Yield successes and failures start in the soil. With a healthy fertile seed bed, germination can be enhanced and root development can be boosted. When root development is inhibited, the climb toward high yields and healthy plants can be a long, uphill battle.

There are a whole host of reasons for which root health is compromised including , poor seed bed development, low fertility, poor biological activity, incorrect crop rotations can help facilitate the growth of soil borne diseases. These diseases impact the crops development and limit the growth potential of the plant. As our population grows and the demand for increased productivity from our farmers to provide food while maintaining a sustainable environment rises, protecting our plants root systems and ensuring healthy roots, is key to helping these seeds reach their full yield potential.

Starting from the Roots

The main function of roots is to anchor the plant and provide access to nutrients, waters and oxygen in the soil. They provide a large surface area – increased by the presence of root hairs – to enable the uptake and absorption of water and nutrients. The roots makeup and growth have a huge effect on the size and vigour of the plants adaptation to soils conditions and response to exterior influences e.g. climate and pests. Often due to the fact that roots are underground they are widely overlooked for their significance in plant health. It has been estimated that 80% of all plant problems start with soil/root problems. The roots of most plants are often prone to attack by soil borne diseases including pathogenic fungi and nematodes. Creating a positive biological environment is essential to allowing roots to thrive and establish access to everything a plant requires. It will also limit the pressure from negative microbes.

Root Development with EM

EM enhances plant roots increasing both the number and density of root hairs. It does this through the unique combination of microbes and their action in the soil. EM includes bacteria that produce lactic acid. This is a strong sterilizing compound and can suppress some disease inducing microorganisms and nematode populations. It also contributes to the fermentation and breakdown of the tough cellulose and lignin. In turn the yeasts in EM produce hormones and enzymes that promote plant cell and root division. They use the amino acids and sugars secreted by the photosynthetic bacteria and plant roots and in turn give off substances which are beneficial growing compounds for the lactic acid bacteria. So all three species have a separate role to play, and help each other. They also have a symbiotic or mutually beneficial relationship with the roots of plants. So plants grow exceptionally well and root structure is significantly improved in soils dominated by these microorganisms.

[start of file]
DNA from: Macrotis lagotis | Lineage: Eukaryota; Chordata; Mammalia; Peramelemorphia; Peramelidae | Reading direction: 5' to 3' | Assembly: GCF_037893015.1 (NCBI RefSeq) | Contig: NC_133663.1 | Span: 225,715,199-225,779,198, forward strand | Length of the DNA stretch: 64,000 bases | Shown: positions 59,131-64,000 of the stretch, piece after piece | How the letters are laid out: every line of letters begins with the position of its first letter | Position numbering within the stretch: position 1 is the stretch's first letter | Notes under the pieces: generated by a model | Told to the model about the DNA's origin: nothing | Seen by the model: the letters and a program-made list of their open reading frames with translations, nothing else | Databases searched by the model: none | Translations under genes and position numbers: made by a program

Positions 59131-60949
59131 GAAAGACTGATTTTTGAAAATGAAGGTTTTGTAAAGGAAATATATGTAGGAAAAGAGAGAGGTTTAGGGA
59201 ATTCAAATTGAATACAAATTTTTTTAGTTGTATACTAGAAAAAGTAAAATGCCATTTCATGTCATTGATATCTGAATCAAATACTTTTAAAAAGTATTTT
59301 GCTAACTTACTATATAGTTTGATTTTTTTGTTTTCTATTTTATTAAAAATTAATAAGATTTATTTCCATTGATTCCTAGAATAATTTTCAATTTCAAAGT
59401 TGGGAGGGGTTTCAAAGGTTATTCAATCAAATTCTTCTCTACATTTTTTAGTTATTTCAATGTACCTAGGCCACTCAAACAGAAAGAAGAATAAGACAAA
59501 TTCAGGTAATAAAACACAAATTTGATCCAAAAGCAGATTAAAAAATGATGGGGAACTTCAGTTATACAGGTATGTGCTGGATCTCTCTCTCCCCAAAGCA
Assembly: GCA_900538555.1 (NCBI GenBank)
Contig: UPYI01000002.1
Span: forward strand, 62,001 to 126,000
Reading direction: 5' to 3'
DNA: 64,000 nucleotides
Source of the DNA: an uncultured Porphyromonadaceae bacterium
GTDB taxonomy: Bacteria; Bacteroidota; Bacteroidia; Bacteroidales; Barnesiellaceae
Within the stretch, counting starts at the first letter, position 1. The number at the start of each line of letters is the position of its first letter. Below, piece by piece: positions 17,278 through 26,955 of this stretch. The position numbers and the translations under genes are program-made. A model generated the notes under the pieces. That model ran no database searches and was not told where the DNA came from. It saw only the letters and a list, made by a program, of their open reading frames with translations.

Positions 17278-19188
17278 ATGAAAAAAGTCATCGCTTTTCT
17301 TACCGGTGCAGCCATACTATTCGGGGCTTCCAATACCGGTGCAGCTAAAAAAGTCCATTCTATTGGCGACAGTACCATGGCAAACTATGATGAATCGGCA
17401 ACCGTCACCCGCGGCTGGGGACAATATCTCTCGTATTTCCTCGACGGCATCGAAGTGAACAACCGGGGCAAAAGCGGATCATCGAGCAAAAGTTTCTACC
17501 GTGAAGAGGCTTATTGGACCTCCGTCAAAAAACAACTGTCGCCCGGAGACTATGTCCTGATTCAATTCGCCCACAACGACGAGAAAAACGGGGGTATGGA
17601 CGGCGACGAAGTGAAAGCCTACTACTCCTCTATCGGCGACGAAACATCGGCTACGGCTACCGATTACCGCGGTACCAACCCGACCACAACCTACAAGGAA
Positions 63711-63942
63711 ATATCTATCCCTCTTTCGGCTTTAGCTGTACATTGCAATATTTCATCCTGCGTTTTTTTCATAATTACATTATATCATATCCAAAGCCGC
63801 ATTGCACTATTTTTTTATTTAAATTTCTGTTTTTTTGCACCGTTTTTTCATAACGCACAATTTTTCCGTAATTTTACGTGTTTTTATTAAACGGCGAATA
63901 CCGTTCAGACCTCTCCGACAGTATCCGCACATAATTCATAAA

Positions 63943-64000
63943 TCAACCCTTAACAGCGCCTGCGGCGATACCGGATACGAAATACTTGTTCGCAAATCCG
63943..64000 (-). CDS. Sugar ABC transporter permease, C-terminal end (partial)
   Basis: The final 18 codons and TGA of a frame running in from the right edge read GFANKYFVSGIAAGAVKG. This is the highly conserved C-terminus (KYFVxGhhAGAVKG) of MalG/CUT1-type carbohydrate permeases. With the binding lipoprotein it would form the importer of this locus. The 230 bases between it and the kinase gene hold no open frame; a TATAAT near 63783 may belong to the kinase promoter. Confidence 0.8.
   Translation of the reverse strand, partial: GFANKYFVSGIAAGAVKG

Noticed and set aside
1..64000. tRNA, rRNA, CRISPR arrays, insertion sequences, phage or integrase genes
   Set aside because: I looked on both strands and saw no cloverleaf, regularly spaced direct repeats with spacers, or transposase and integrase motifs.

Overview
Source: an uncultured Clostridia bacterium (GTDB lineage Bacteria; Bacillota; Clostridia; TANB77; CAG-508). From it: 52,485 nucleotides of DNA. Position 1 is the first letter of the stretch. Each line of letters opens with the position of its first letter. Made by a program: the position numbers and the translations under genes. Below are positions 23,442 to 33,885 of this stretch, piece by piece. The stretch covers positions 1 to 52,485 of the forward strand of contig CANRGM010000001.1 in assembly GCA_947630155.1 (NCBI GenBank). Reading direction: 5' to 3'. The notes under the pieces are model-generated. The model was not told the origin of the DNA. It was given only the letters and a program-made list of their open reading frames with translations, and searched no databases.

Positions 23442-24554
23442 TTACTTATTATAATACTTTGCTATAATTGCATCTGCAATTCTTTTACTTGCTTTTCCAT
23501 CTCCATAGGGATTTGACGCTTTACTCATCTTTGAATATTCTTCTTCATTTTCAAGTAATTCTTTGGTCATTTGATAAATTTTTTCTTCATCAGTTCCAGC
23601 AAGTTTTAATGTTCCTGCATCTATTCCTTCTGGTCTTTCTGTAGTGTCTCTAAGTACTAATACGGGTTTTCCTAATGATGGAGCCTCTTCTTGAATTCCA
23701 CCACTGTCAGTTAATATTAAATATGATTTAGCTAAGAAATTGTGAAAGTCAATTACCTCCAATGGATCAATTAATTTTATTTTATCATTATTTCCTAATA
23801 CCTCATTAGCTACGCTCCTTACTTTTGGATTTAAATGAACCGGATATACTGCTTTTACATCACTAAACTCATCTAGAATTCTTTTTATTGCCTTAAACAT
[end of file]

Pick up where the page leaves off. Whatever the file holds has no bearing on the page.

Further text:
Plant hormones, known as auxins, can also be used to stimulate root growth. These two hormones are considered root stimulators. Auxins are known to promote lateral root development so they are more suitable for cuttings versus seeds. EM has been proven to stimulate the production of Auxins in plants. Read more here.

Comparison Examples

The image to the upper right shows a Soyabean crop of which part had been treated with EM and a control. Most visible is the high number of fibrous roots on the EM treated plants compared with the control. This coupled with a higher density of roots shows what EM can do when applied to the soil, and the impact it can have on developing crop root structure. The images below show examples of roots (transplant trial to the right and rice on the left) treated with EM compared with an untreated control.

Trial Data

The first trial published in the ARPN Journal of Agricultural and Biological Science and titled Effective Microorganisms (EM) and their influence on growth and yield of pigweed (Amaranthus dubians), looked at the effect of EM on Root mass. The results showed that Root dry weight and Root dry mass was highest in soil without organic manure inoculated with effective microorganisms (Table2). There were significant differences (p≤0.05), among the treatments.

The next trial published in the Journal of Forestry Research and titled Improving Acacia auriculiformis seedlings using microbial inoculant (Beneficial Microorganisms), looked at the effect of EM on Root and Shoot biomass. It showed the highest shoot and root lengths (30.6 cm and 31.2 cm respectively) were recorded in 2% EM and were significantly (p <0.05) different from control. Both fresh and dry weights of shoots were maximum (8.66 g and 2.99 g respectively) in 2% EM, whereas both fresh and dry weights of root were maximum (2.56 g and 1.23 g respectively) in 5% EM solution.